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Title: The quantum chemical physics of few-particle atoms and molecules
Author: Baskerville, Adam
ISNI:       0000 0004 7425 4070
Awarding Body: University of Sussex
Current Institution: University of Sussex
Date of Award: 2018
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The many-electron Schrödinger equation for atoms and molecules still remains analytically insoluble after over 90 years of investigation. This has not deterred scientists from developing a large variety of elegant techniques and approximations to workaround this issue and make many-particle quantum calculations computationally tractable. This thesis presents an all-particle treatment of three-particle systems which represent the simplest, most complex, many-particle systems including electron correlation and nuclear motion effects; meaning they provide a close-up view of fundamental particle interaction. Fully-Correlated (FC) energies and wavefunctions are calculated to high accuracy (mJ mol−1 or better for energies); and the central theme of this work is to use the wavefunctions to study fundamental quantum chemical physics. Nuclear motion has not received the same attention as electronic structure theory and this complicated coupling of electron and nuclear motions is studied in this work with the use of intracule and centre of mass particle densities where it is found nuclear motion exhibits strong correlation. A highly accurate Hartree-Fock implementation is presented which uses a Laguerre polynomial basis set. This method is used to accurately calculate electron correlation energies using the Löwdin definition and Coulomb holes by comparing with our FC data. Additionally the critical nuclear charge to bind two electrons within the HF methodology is calculated. A modification to Pekeris' series solution method is implemented to accurately model excited states of three-particle systems, and adapted to include the effects of nuclear motion along with three Non-Linear variational Parameters (NLPs) to aid convergence. This implementation is shown to produce high accuracy results for singlet and triplet atomic excited S states and the critical nuclear charge to bind two electrons in both spin states is investigated. Geometrical properties of three-particle systems are studied using a variety of particle densities and by determining the bound state stability at the lowest continuum threshold as a function of mass. This enables us to better ascertain what is meant when we define a system as an atom or a molecule.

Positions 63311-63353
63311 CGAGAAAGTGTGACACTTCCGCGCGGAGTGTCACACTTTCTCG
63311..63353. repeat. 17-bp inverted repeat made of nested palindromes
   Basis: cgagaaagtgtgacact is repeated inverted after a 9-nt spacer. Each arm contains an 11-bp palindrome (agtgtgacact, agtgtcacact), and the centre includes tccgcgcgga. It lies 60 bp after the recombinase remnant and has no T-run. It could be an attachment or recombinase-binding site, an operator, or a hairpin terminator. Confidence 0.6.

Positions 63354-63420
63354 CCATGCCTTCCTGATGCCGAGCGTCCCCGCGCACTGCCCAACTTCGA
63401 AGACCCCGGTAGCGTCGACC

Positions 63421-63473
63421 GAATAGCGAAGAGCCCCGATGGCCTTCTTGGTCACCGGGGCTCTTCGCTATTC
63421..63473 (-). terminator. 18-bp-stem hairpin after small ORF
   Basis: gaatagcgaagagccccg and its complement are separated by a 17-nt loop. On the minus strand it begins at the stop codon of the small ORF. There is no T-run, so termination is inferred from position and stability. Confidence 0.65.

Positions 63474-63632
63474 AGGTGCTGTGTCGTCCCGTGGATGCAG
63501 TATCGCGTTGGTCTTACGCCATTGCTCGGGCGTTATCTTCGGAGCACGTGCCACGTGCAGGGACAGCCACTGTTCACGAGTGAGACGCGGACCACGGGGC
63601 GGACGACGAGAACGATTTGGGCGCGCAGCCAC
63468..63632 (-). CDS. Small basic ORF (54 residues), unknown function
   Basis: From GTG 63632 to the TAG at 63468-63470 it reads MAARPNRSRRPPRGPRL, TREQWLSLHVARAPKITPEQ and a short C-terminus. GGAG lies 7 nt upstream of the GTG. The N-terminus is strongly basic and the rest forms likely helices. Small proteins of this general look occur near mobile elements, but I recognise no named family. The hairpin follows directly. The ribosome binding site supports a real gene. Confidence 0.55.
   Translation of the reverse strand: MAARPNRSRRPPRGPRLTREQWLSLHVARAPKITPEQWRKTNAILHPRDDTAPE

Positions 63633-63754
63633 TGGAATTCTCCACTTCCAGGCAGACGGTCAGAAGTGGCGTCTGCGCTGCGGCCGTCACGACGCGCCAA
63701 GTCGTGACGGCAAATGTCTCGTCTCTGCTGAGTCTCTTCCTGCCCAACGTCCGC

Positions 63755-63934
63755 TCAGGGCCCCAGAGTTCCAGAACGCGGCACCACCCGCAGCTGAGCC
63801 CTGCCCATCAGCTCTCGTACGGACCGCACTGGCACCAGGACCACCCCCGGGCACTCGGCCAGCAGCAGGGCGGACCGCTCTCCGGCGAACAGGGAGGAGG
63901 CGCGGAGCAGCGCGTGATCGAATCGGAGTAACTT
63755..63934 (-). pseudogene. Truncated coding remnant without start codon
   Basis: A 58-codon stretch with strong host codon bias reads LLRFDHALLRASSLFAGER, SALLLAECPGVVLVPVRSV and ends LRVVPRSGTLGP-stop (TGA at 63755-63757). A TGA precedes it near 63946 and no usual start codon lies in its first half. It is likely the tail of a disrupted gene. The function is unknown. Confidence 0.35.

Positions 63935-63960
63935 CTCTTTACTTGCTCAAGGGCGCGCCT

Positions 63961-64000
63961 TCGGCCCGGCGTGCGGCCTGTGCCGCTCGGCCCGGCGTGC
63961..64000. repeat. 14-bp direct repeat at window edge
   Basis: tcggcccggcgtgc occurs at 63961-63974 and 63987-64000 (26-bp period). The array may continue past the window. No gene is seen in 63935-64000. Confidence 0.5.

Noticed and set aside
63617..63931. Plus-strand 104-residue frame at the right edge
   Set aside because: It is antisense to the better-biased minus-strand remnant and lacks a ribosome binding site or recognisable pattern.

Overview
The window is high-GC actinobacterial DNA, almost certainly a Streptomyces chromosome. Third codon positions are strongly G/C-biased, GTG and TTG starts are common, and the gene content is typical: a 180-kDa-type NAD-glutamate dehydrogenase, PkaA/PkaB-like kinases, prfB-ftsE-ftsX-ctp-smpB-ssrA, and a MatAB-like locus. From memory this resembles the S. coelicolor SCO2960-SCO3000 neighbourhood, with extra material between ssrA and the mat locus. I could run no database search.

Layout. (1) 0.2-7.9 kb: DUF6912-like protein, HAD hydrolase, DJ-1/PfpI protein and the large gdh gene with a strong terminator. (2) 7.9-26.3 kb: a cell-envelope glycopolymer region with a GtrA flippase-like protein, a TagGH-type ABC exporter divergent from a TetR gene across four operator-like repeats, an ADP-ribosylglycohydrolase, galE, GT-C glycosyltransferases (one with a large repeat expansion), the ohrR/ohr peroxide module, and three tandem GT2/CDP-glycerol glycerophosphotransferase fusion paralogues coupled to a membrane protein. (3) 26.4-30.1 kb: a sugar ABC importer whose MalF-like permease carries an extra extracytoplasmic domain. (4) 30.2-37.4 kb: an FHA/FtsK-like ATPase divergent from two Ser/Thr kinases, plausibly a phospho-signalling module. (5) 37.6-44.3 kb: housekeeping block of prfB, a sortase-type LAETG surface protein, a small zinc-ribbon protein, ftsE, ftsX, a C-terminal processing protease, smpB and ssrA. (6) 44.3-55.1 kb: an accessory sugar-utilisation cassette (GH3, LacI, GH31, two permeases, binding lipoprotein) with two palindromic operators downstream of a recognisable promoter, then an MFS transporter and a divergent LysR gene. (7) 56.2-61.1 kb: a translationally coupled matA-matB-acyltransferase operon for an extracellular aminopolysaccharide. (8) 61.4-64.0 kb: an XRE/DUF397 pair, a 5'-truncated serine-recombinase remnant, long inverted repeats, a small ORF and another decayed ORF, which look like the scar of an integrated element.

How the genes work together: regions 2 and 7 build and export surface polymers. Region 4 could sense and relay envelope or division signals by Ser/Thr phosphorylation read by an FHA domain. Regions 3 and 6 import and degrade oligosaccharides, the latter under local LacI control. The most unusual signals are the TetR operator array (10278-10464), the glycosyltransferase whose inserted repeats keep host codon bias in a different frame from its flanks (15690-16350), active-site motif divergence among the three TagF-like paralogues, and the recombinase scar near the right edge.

Supervisor: Not available Sponsor: Not available
Qualification Name: Thesis (Ph.D.) Qualification Level: Doctoral
EThOS ID:  DOI: Not available
Keywords: QC0170 Atomic physics. Constitution and properties of matter Including molecular physics, relativity, quantum theory, and solid state physics